Plans to turn the former Edinburgh Woollen Mill premises in Ayr High Street into a takeaway have been kicked out by councillors – despite council officers acknowledging the ‘challenges’ of vacant town centre shops.

The takeaway would ‘adversely impact the viability and vitality of the High Street’ according to South Ayrshire Council’s planning officials.

They explained that approving hot food takeaways in the centre of town was contrary to the council’s Town Centre and Retail Local Development Plan (TCRLDP), which explicitly points these businesses to the periphery of town centres.

The unit at 208-210 High Street instead lies within the ‘core shopping’ area.

In their report, South Ayrshire planners state: “The proposal at hand proposes the change of use of a Class 1 retail unit to a hot food takeaway, within the core shopping area within Ayr High Street.”

They explain that the policy for core shopping areas “balances an intent to protect the primary ‘shopping’ function and character of our town centres with a degree of variety that keeps town centres lively and viable”.

While a number of ‘complementary uses’ are considered when it comes to non-core business, takeaways are excluded from that list.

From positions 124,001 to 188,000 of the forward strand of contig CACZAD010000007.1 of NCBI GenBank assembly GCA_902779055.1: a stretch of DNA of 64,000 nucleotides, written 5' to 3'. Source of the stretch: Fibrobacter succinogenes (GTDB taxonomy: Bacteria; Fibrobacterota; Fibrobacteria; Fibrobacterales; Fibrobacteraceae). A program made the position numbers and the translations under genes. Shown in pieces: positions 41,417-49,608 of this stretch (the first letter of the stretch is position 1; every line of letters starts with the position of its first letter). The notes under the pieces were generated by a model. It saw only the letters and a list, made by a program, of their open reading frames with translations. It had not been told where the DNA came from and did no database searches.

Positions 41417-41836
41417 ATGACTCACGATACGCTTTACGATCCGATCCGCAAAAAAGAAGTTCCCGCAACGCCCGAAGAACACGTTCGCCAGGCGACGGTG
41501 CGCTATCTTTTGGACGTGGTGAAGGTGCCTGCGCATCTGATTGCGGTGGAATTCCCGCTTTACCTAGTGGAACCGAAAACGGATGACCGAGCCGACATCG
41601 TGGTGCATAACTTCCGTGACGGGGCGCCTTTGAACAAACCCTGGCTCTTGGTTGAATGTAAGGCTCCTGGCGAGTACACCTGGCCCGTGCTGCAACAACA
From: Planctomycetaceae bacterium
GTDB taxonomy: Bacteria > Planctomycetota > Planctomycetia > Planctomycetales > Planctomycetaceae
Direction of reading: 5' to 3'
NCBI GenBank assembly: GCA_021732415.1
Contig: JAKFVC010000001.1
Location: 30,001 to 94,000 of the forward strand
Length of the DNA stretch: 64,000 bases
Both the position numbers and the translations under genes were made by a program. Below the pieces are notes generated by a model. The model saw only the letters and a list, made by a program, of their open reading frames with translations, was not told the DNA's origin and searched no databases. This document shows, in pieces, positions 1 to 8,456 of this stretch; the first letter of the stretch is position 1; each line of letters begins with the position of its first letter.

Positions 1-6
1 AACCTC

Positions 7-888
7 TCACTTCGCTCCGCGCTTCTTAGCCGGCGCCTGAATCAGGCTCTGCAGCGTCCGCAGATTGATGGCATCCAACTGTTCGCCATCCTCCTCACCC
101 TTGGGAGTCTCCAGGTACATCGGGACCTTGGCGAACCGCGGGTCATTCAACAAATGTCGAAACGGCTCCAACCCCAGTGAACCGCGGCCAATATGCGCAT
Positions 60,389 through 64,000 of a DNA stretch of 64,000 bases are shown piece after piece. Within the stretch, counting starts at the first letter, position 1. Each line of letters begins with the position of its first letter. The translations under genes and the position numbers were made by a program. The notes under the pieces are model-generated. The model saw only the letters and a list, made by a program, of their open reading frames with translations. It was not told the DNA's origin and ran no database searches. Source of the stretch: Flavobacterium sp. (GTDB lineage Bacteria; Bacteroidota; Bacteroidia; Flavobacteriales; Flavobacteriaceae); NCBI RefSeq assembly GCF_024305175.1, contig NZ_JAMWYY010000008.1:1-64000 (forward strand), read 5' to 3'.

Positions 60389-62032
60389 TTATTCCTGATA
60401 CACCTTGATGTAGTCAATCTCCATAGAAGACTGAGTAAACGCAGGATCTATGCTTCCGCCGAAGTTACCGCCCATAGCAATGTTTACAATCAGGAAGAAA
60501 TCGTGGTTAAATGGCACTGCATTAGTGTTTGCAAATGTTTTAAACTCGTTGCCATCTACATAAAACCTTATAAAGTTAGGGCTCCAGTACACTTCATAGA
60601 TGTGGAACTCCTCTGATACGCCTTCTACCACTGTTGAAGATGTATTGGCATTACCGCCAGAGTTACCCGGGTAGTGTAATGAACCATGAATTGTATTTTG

Planning officials did acknowledge that there are issues over the number of vacant shops in the town centre, but said these were not to the extent that they would go against existing policy.

The report continues: “Whilst the council recognises the challenges and amenity impact of prevailing town centre vacancy rates, this is not a material consideration of such weight to merit a decision contrary to the development plan.”

This could risk setting a precedent which could go on to impact the broader principles of the plan.

“Furthermore,”the report continued, “it is considered that allowing hot food takeaways in core shopping areas does not overcome the wider vacancy issue overall, as it deprives peripheral town centre areas of a key potential source for reuse activity.”

The report also states that the proposal could not be supported as the council’s policy is to ‘direct applications for hot-food takeaways to the peripheral areas of town centres’.

They did suggest that the applicant could ‘reconsider’ their business model or location to align with the development plan, either through a ‘peripheral’ town centre premises or by changing the use of the planned outlet.

The application was refused as it was contrary to the local development plan.